Sometimes I see nursing home negligence cases where a facilities errors stem from the fact that staff fail to pay attention to an initial physician order or care plans developed by the facility for a patients care. Perhaps the order itself was ambiguous, or perhaps the writing was illegible? But what happens if a physicians order is just plain wrong?
Certainly, in cases where orders are ambiguous, illegible or downright suspect, it is up to the nursing home staff to clarify the orders with a supervisor at the facility or to take it upon themselves to confirm the order with the patient’s physician. Put another way– staff can not leave their common sense at the door when implementing patient care.
Frankly, I was pleased to see a recent jury verdict in a case where the jury acknowledged that that nursing home staff can not pass the buck in all situations– even when the physician is partially at fault.
A California jury recently awarded a brain damaged woman $3.1 million in a case where the staff at St. Edna Subacute & Rehabilitation Center administered an overdose of morphine to a rehab patient who was recovering from a foot surgery. The 57-year-old woman’s podiatrist has mistakenly prescribed 50 mg of morphine instead of the 30 mg of Demerol that he intended.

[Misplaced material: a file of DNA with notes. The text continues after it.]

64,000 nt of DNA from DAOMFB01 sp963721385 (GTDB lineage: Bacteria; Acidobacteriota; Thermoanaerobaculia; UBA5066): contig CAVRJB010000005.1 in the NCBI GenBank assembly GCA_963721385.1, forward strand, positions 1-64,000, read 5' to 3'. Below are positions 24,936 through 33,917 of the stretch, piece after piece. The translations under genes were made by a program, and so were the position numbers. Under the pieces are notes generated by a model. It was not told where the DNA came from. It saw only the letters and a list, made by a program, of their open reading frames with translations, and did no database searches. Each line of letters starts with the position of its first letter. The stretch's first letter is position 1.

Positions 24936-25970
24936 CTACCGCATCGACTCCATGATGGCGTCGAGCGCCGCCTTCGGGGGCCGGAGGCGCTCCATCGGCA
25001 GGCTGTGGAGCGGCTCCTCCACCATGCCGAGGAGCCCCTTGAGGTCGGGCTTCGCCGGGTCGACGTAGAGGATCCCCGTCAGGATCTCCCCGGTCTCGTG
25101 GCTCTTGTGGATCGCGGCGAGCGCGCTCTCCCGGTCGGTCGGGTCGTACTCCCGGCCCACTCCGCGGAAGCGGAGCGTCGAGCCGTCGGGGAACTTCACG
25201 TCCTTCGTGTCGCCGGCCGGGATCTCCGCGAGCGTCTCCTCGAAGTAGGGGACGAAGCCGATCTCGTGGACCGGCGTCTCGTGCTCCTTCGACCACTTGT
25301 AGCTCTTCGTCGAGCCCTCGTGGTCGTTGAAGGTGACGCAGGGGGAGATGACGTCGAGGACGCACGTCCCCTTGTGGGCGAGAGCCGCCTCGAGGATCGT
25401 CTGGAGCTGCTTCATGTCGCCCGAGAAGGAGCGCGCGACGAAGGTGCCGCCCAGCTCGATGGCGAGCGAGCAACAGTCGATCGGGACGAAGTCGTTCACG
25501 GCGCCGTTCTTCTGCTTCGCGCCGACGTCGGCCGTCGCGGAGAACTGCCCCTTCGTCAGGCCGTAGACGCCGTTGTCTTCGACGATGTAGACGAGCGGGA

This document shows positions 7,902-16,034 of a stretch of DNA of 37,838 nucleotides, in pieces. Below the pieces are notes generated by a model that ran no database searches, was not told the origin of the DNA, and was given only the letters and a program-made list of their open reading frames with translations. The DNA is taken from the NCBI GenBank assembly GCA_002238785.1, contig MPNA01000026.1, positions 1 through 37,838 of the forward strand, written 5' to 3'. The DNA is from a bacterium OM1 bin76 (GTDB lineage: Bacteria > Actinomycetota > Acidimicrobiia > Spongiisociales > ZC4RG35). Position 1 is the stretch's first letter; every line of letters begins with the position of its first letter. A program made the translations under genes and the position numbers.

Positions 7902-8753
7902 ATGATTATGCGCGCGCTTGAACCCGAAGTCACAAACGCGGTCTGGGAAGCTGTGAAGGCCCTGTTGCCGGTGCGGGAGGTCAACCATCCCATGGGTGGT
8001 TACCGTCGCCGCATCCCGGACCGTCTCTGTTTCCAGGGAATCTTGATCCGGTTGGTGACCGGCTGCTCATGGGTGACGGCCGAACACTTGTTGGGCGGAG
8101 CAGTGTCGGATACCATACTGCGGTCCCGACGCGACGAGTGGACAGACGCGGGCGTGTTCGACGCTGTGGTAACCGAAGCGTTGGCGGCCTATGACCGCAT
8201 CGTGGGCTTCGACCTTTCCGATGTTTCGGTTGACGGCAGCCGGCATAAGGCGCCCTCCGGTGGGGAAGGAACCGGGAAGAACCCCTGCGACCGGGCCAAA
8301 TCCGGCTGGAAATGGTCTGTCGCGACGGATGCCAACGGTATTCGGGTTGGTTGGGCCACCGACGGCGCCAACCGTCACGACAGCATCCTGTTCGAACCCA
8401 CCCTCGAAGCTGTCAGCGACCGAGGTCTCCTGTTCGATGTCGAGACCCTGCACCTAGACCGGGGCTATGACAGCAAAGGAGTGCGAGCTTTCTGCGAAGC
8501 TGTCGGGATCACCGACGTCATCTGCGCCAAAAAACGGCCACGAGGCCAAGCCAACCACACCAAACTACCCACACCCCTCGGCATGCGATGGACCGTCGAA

Even though the morphine dosage was unusually high and staff were similarly warned of the excessive dosage by a pharmacist, the staff at St. Edna took it upon themselves to administer the mistakenly prescribed drug.
Even after the woman became visibly ill from the morphine, the facility still made errors in delaying the implementation of medical care and taking the woman to a hospital. The combination of the excessive morphine dosage was well as the delay in care resulted in the woman sustaining a brain injury.
The $3.1 million award was composed of $2.0 million for pain and suffering and $1.1 million in medical costs. The jury furhter apportioned the nursing home 90% responsible and the prescribing physician 10% at fault.
In addition to the compensatory damages awarded above, the jury will also determine if punitive damages should be awarded based on the nursing home’s conduct.
St. Edna Subacute & Rehabilitation Center is part of Covenant Care, a large nursing home operator with 25 facilities throughout California.
Woman injured at O.C. nursing home gets $3.1 million O.C. Watchdog, August 19, 2010